Even though it was published in 2005 I feel it’s still relevant today.  It covers topics such as perfectionism, planning, anxiety, self-coaching, mission statements, goal setting and more.

I’m sure the various exercises would be helpful to anyone – not just visual artists, writers or musicians, but anyone that gets sidelined with their goals or has trouble dealing with anxiety.

A helpful book can be a real treasure.  I’d love to hear from others if they have found this book or another book helpful in staying on track with their goals.  Do you have a treasured book?


watercolor painting of landscape with dark clouds rolling in over land

Still Inspired by Flowers

21 Dec

It’s during these cold and darker days of winter that I find painting flowers an absolute joy.  Flowers are a much anticipated delight of spring and summer but I find I appreciate them even more now.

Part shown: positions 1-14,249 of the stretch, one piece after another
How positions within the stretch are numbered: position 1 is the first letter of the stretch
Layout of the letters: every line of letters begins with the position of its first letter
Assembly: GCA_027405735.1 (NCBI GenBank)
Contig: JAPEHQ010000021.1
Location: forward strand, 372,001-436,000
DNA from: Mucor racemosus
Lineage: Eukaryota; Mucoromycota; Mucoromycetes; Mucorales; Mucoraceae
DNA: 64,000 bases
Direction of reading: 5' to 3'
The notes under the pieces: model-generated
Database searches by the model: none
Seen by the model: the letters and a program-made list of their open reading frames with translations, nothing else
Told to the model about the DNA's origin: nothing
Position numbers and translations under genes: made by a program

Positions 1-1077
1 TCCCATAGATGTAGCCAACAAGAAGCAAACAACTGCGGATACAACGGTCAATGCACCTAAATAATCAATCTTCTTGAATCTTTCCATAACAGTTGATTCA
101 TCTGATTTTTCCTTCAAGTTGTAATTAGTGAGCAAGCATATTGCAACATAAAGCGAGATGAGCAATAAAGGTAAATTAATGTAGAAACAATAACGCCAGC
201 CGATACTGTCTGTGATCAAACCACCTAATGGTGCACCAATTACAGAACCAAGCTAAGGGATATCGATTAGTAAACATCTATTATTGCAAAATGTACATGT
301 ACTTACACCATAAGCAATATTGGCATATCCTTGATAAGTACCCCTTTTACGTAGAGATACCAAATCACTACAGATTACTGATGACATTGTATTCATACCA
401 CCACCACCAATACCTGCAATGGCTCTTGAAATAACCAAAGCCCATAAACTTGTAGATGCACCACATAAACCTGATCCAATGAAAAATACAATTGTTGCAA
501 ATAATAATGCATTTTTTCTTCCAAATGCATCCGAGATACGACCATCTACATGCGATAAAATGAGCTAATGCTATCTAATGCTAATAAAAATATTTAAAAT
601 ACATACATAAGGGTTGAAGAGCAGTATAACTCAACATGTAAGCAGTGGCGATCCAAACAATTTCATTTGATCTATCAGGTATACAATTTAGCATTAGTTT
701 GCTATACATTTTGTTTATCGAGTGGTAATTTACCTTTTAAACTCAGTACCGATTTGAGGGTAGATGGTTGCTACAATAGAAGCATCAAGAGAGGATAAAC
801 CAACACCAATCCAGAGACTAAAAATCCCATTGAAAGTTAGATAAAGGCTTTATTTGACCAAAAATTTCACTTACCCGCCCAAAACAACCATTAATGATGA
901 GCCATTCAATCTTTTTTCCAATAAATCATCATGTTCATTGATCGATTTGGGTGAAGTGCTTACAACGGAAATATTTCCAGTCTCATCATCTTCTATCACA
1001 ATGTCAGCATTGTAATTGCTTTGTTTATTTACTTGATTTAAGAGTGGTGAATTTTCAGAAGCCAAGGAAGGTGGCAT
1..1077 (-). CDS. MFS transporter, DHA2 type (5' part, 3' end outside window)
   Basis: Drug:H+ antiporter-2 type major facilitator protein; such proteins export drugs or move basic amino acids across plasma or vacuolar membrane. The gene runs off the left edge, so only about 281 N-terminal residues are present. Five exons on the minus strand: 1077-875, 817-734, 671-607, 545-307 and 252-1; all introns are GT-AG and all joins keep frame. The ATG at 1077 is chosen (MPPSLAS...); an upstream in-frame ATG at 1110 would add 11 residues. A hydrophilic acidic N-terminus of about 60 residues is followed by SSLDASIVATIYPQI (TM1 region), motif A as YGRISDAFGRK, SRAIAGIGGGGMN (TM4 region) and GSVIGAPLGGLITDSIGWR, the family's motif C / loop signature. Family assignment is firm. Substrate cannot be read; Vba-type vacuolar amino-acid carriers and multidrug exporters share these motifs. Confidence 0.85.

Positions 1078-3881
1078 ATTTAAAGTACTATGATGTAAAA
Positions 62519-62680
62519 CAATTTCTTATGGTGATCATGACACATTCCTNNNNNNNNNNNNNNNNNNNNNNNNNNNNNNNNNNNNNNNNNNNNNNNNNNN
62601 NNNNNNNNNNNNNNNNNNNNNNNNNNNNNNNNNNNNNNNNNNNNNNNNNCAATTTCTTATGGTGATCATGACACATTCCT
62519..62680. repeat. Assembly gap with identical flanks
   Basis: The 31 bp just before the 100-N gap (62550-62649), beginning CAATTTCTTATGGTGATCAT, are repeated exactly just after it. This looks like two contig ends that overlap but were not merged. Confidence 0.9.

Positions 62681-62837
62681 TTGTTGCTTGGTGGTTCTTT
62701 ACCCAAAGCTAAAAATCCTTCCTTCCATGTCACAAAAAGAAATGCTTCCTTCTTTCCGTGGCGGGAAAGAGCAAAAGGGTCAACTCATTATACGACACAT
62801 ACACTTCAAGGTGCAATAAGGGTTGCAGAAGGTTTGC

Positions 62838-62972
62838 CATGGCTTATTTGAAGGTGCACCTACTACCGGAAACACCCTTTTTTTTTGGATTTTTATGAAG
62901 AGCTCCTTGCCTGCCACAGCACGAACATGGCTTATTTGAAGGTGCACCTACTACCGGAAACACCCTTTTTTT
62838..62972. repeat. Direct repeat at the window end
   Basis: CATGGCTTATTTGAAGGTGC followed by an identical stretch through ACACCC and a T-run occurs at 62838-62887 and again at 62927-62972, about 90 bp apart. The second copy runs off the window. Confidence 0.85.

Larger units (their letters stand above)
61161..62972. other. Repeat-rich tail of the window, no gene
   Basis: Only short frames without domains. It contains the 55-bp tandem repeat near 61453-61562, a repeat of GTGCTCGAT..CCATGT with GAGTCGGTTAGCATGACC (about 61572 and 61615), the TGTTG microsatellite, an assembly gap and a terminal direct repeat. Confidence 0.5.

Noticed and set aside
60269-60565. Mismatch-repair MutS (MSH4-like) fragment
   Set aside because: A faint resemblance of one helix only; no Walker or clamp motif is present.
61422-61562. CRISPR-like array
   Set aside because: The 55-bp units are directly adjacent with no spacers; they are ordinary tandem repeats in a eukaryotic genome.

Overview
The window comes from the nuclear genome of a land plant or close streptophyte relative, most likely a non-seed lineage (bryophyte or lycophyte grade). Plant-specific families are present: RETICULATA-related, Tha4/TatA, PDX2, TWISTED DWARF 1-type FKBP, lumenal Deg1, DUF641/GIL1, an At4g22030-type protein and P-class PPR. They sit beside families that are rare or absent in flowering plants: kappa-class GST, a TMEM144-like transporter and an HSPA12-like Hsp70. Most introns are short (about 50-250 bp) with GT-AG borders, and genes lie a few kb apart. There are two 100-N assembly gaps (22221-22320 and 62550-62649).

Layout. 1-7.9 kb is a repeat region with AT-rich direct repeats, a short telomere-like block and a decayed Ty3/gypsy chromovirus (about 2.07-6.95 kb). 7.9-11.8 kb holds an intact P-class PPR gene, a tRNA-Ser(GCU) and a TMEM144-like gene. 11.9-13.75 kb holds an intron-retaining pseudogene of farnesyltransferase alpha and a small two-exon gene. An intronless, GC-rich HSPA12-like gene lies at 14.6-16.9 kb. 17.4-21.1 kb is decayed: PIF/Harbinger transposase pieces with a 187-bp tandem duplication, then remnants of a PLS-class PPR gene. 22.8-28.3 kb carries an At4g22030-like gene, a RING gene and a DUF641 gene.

The blooming fruit tree of spring, the tulips, and trilliums along the woodland trail supplies the bursts of beauty, but what about now?  The dormancy has begun – they are all gone.

Thank goodness for florists and master gardeners who know how to force plants into blooming for a winter holiday!  A dear friend brought me a lovely large poinsettia.  I know the bright reds will disappear soon, so I must make good use of time and get painting.

Sometimes the simple act of painting flowers on a dark cloudy day can bring joy.

Have you been inspired by something simple lately?  Do you enjoy flowers?  I’d love to hear where your inspiration comes from.

“What seems to me to be one of the most important things about our movement is that we have freed painting from the tyranny of subject matter.  I am free to paint flowers and call them flowers, without having to weave a story round them.”                  -Pierre-Auguste Renoir